For general purpose workloads equally distributed across different providers, do tell, how exactly will your team migrate Amazon Machine Instances (AMI) VMs to Azure VHD VMs to Google’s Cloud Engine? I’m not saying it’s not possible, just that it’s not worth the hustle. You’re essentially doing a lot of undifferentiated work. Is that where you want to spend your innovation energy? Perpetually converting workloads back and forth is just about the worst use of expensive engineering time that I can imagine. Don’t start down this path!

  1. The Opportunity Cost

Every provider of note currently offers a VM instance, a load balancer, a managed database, a Kubernetes offering etc. That gets you most of where you need to be, provided that your application conforms to “traditional” architectural models. However, in a multi-cloud environment, your infrastructure will only be as good as the lowest common denominator. To successfully implement this strategy, you’ll have to deploy only the services that have similar features across all the other providers. That means that you are essentially giving up the all the benefits of selecting one cloud platform and sticking to it.

What you’re giving up is the differentiated services that the providers are racing to deploy. It’s widely accepted that GCP are leaders in the AI/ML space, while Azure is probably best suited for entreprises that are strategically committed to Microsoft technology with pre-existing enterprise agreements.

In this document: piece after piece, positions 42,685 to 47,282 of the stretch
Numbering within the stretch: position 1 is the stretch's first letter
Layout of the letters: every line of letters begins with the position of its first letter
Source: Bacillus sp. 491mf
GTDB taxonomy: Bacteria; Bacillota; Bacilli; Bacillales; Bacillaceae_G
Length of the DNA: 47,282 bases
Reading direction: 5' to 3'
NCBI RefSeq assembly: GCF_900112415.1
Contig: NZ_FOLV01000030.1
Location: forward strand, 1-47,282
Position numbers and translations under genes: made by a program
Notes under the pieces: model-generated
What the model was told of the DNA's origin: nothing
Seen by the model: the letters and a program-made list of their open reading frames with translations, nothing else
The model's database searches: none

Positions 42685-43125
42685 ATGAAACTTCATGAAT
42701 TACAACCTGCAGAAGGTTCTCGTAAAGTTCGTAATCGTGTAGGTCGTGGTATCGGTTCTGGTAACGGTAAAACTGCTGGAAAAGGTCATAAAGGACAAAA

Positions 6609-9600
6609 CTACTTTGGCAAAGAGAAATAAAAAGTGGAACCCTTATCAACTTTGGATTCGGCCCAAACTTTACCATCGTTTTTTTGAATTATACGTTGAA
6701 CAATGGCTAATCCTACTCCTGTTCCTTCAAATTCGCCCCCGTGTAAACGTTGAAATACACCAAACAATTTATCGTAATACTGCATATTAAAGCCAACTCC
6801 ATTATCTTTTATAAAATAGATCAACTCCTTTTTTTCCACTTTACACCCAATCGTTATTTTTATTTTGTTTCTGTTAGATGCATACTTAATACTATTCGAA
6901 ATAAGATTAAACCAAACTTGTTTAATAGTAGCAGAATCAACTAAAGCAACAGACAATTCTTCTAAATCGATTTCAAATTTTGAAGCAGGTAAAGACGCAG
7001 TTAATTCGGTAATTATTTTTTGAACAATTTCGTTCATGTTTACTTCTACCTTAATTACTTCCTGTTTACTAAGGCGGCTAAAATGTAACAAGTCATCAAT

A better strategy is to focus on your needs


Buckle down. Select one provider who meets your needs. Then build fully integrated services that take complete advantage of their differentiating features. They’ve spent billions to develop these services that give them that extra competitive edge. No need for you to reinvent the wheel. (Unless of course, you have serious self-esteem issues and this constant need to pointlessly prove yourself).

Focus on providing the best solutions to your clients. Build solutions that deliver unique value to all your customers and partners. That’s how you win in this digital age where practically every Tom-Dick-&-Oduori with a credit card can become your competition overnight.

So if multi-cloud is crap, (and it is), why are so many people talking about it? The only folks pushing for it are third-party vendors who stand to lose everything if multi-cloud doesn’t take off. At the end of the day, everyone is trying to sell you something. Most of these vendors are pushing this multi-cloud narrative because if you go all-in on one provider, they will have nothing to sell you e.g. that god-awful cloud management platform that promises to present all your cloud services on “a single pane of glass”.

Pick one provider and go all in. “Kama mbaya mbaya”.

Ian Onyango is the Systems Engineer, Digital Infrastructure at Dimension Data.